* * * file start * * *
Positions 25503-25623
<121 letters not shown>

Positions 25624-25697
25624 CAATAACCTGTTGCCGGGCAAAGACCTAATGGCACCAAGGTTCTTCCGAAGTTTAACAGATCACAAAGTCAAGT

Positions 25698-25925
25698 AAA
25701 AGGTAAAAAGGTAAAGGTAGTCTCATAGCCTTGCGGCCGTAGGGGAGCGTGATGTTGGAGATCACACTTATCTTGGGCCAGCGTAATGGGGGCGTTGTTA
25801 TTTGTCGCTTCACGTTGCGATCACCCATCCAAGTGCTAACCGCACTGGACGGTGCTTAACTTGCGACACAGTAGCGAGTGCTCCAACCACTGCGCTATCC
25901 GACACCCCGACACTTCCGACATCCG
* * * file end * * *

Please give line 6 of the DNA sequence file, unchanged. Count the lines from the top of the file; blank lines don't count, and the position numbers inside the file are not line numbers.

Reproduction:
25698 AAA